Moche Portrait Vessel
Moche Portrait Vessel

June 11, 2015: Moche Portrait Vessel

Early Intermediate to Middle Horizon 100-750 C.E.
14 x 12 x 22 cm

Portrait vessels such as this one are characteristic of the Moche, a culture that lived along Peru’s northern coast about 100-800 CE. The Moche economy was centered on agriculture and fishing, and political power seems to have been regionally controlled by ruling families. Like other cultures of the Peruvian coast, the Moche produced exceptional ceramics, and they are known for naturalistic depiction of the human form, as seen in their portrait vessels, which depict individuals with all their idiosyncrasies, including cleft lips, missing eyes, and other distinguishing features.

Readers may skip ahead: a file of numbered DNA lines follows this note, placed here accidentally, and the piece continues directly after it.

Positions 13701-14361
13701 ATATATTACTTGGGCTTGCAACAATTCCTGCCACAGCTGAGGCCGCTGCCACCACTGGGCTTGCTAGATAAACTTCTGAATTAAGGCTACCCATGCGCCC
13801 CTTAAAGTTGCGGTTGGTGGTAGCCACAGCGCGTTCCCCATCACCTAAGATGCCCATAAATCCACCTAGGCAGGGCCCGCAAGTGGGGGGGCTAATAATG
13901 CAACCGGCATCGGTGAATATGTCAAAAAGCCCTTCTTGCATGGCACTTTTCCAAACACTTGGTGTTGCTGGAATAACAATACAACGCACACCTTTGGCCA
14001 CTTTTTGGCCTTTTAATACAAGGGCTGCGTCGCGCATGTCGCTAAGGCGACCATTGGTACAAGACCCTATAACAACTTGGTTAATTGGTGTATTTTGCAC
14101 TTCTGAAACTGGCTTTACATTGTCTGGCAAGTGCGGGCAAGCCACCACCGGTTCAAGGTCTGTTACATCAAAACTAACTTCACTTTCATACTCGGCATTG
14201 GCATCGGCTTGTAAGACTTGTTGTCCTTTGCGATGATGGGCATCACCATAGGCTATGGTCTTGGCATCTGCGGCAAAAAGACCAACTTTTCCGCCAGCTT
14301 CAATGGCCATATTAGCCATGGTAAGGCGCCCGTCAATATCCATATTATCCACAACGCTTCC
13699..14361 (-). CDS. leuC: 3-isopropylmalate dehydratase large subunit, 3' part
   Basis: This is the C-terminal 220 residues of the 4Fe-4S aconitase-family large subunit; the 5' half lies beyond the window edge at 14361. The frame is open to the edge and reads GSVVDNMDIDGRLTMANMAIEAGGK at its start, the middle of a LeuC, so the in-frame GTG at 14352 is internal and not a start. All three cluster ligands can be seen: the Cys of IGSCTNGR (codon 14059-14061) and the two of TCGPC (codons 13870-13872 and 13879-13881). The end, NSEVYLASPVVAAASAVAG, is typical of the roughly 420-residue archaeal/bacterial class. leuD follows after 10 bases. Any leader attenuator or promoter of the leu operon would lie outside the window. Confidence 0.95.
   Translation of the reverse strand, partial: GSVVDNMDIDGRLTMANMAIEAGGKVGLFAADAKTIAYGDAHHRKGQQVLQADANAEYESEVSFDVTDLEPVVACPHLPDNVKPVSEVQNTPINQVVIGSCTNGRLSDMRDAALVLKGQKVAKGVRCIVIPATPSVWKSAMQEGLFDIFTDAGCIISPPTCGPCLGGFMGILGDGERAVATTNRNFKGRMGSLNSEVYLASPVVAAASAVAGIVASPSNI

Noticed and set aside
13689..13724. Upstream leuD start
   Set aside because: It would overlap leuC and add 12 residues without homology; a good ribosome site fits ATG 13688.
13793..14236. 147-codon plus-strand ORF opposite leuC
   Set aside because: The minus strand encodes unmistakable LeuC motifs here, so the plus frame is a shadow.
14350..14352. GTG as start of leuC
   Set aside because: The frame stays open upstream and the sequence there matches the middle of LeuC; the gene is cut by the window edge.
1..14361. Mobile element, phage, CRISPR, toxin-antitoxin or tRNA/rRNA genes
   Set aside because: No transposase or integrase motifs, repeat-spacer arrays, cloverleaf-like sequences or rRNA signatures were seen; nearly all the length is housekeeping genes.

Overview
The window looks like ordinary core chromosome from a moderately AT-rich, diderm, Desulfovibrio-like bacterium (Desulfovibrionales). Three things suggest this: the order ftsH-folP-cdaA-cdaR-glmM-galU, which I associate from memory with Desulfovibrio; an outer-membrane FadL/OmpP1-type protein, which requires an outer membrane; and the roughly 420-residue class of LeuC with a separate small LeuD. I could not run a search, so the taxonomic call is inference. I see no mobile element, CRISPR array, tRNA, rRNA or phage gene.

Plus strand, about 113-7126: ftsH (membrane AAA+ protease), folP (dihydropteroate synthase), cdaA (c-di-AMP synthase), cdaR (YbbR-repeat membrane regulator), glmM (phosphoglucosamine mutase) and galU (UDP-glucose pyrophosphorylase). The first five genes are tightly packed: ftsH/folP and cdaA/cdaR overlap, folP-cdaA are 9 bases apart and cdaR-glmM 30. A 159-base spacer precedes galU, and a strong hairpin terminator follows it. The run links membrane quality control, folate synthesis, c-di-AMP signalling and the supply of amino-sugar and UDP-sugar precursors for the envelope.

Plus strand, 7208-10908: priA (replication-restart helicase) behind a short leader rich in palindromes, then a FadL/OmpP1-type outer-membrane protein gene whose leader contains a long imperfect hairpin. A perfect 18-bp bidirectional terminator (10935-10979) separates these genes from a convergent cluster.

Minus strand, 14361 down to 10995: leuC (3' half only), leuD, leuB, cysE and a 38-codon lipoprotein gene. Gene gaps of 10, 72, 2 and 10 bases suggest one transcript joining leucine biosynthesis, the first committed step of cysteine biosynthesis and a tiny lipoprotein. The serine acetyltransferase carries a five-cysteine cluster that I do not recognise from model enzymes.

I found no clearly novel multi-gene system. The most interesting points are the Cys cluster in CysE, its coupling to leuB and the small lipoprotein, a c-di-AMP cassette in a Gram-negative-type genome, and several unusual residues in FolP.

The faces depicted in the portrait vessels were often made from molds, and the same face can sometimes been found in multiple vessels, though the hand-detailing and the garb may vary. The subjects portrayed are usually adult men, although some childlike faces have been found. Break patterns and evidence of repair suggest that they were used in day to day life, though their precise function is unknown. The looped spout in the coronal plane is a characteristic feature of Moche portrait vessels, and seems to indicate that they were used to hold liquid.

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